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June 14, 2023 | Tom Ballard

NSF names 34 semifinalists for the big bucks “Regional Innovation Engines” program

Alabama, Georgia, Kentucky, and Virginia have one semifinalist, North Carolina claims two.

If you are old enough, you may recall the slogan, “You can see seven states from Rock City,” the tourist attraction on Lookout Mountain near Chattanooga.

Well, the National Science Foundation (NSF) announced June 14 that organizations from five of those seven states were among 34 semifinalists competing for one of the Type-2 “NSF Regional Innovation Engines” awards. South Carolina and the Volunteer State were the only two that were not named as semifinalists. We had reported last July that two Tennessee universities – the University of Memphis and Tennessee Tech – had submitted concept papers, based on data from the State Science and Technology Institute.

“Each of these ‘NSF Engines’ semifinalists represents an emerging hub of innovation and lends their talents and resources to form the fabric of NSF’s vision to create opportunities everywhere and enable innovation anywhere,” said NSF Director Sethuraman Panchanathan. “These teams will spring ideas, talent, pathways and resources to create vibrant innovation ecosystems all across our nation.”

During the next stage in the multi-step process, NSF will interview each team to assess its proposed leadership’s ability to rapidly mobilize in the first two years, the team’s competitive advantages, and budget and resources for its planned research and development, translation and workforce development efforts. Those selected to move to the final round in July will be interviewed in person to assess risks and committed resources, as well as the team’s ability to adapt to changing circumstances.

The latest announcement followed by just a little more than a month one in May when a team led by the University of Tennessee, Knoxville (UTK) was one of 44 organizations that received up to $1 million each in the first-ever “NSF Regional Innovation Engines Development Awards” program, referred to as a Type-1 submission (see article here). The UTK-led group was the only Type-1 awardee in Tennessee and received full funding for an effort in advanced mobility.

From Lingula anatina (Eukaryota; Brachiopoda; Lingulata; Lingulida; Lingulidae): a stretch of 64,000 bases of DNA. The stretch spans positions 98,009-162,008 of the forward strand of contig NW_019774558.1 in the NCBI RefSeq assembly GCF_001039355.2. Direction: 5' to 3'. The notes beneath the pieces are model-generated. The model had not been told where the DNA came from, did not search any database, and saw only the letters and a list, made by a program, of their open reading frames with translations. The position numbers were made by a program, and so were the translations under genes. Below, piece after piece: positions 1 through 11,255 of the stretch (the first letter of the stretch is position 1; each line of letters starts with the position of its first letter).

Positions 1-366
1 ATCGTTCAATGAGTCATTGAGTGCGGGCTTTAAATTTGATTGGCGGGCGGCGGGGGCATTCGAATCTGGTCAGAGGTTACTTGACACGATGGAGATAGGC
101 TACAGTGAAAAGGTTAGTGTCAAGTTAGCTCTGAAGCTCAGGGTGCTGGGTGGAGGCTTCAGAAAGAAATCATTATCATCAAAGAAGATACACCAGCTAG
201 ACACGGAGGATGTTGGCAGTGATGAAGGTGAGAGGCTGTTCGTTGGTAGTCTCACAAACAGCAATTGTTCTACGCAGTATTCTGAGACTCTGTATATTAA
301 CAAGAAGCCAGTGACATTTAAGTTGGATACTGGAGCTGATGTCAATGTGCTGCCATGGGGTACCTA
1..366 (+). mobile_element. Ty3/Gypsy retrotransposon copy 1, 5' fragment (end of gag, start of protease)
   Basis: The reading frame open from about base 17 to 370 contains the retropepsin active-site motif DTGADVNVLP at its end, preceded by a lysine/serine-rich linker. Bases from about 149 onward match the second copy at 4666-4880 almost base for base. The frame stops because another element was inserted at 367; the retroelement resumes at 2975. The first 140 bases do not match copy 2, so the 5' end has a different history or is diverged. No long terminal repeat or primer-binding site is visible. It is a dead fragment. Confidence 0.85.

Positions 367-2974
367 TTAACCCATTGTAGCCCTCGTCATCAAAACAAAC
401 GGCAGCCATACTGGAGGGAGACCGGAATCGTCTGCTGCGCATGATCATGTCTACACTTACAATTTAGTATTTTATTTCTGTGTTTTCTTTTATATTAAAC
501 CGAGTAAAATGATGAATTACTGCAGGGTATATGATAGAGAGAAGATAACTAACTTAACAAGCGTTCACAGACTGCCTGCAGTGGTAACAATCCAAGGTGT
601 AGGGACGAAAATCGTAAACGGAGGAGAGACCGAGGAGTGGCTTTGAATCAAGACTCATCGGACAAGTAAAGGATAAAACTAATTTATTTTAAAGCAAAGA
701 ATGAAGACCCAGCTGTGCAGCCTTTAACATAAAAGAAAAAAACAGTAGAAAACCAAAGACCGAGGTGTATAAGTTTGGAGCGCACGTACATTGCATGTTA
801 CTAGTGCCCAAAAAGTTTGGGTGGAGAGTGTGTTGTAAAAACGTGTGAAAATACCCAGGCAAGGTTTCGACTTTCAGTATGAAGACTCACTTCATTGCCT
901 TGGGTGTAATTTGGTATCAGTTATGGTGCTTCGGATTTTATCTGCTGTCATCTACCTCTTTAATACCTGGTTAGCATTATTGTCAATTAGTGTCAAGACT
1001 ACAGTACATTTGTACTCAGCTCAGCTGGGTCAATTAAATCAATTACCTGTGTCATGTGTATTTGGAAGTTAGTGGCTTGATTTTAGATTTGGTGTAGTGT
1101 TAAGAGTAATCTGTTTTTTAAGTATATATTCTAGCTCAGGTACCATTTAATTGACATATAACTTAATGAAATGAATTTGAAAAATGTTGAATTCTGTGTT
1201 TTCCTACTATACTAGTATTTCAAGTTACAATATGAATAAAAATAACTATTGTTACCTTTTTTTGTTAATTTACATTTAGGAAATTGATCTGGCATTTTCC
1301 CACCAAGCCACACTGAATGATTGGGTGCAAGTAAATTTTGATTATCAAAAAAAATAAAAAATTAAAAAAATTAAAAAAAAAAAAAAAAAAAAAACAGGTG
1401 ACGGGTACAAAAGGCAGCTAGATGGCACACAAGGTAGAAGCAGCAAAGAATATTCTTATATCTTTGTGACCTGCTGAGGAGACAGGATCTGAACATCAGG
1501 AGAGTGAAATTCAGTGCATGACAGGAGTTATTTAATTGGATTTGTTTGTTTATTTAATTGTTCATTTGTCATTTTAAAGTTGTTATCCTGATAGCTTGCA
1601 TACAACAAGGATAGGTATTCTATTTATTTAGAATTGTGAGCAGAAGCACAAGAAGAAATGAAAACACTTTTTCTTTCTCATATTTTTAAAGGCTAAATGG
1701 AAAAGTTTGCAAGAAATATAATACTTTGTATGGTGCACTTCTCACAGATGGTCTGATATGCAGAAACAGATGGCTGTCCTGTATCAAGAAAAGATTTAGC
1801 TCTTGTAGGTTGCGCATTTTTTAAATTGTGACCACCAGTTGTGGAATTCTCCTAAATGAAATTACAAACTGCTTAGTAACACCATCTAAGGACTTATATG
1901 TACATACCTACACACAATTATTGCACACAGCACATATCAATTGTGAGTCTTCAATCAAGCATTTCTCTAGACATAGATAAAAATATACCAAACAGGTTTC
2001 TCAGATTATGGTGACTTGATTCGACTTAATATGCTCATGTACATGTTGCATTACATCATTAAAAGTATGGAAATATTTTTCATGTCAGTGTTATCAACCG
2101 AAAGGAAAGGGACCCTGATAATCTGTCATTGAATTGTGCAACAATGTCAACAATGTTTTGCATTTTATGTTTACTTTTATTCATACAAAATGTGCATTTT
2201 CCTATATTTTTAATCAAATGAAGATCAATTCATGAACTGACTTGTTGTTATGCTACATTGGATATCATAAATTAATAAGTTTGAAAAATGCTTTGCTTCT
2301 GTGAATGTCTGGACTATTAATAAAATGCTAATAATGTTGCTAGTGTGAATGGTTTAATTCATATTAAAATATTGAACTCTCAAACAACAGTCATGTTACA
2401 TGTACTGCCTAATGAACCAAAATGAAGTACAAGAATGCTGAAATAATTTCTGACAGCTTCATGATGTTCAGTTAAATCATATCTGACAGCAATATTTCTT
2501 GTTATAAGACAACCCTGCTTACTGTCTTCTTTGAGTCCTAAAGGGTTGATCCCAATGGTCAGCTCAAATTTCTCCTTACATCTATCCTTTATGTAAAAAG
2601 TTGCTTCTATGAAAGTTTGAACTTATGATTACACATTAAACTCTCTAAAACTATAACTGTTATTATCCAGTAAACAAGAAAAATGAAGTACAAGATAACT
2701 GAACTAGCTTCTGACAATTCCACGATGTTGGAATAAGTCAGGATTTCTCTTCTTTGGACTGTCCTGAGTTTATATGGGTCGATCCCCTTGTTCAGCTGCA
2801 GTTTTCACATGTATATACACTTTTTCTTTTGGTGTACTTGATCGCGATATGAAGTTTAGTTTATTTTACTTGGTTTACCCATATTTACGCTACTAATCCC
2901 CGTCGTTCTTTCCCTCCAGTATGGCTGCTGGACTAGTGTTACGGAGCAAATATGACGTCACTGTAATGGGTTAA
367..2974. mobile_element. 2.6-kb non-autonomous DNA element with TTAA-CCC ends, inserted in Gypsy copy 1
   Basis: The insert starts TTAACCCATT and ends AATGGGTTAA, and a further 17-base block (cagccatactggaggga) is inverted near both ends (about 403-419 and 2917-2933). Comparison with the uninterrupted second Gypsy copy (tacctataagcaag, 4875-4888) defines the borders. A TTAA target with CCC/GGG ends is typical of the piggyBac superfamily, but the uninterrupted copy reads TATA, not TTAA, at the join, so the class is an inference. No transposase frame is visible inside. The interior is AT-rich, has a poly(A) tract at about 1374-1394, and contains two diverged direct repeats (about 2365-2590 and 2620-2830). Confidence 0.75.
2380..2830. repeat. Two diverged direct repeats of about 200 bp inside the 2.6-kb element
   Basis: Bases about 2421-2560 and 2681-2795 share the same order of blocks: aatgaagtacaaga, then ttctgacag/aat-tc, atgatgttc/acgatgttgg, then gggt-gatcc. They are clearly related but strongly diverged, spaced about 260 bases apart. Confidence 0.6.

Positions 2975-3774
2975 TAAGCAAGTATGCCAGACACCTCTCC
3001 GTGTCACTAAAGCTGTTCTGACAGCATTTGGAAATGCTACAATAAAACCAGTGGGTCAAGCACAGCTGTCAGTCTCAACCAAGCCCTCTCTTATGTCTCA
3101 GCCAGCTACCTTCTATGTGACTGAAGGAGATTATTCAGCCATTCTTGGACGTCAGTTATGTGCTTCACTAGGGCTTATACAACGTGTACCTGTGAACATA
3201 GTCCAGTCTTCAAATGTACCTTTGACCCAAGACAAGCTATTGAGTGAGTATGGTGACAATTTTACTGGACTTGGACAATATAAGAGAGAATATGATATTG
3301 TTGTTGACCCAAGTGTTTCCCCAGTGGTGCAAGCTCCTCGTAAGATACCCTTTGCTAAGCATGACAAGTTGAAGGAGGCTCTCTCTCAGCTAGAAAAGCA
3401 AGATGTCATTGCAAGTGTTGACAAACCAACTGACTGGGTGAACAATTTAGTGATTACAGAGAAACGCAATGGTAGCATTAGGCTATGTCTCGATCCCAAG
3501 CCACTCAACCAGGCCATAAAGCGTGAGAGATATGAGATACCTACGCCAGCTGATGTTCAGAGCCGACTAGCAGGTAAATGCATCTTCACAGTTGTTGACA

Funded under the “CHIPS and Science Act of 2022,” each of the NSF Engines, regardless of type, will be led by universities, nonprofits, businesses and other organizations from across U.S. states and territories. The semifinalists named June 14 are competing for up to $160 million over a 10-year period to help ensure the U.S. remains globally competitive in key technology areas for decades to come. The Type-1 development awards are designed to help prepare grantees for the next round of the significant dollars.

According to the NSF announcement, here are the semifinalists from states that you can see from Rock City:

  • Alabama – The University of Alabama at Birmingham for the “Birmingham BIG PITCH: Biotechnology and Innovation for Growth – Post-Industrial Transition to a Commercialization Hub”;
  • Georgia – The Georgia Biomedical Partnership for the “I-20 EAAST Biomanufacturing Corridor: Equitable Access to Advanced and Sustainable Therapies” program;
  • Kentucky – Kentucky Science & Technology Corporation for the “Additive Manufacturing Forward Engine”;
  • North Carolina – Wake Forest University School of Medicine for the “Central Carolina Engine for Innovation in Regenerative Medicine Clinical Manufacturing” initiative and The Industrial Commons for “Creating a Modern, Green and Inclusive Textile Sector;”
  • Virginia – Virginia Polytechnic Institute and State University for “Driving America’s Future Supply Chain for Resiliency and Equity from Dock to Door” program;

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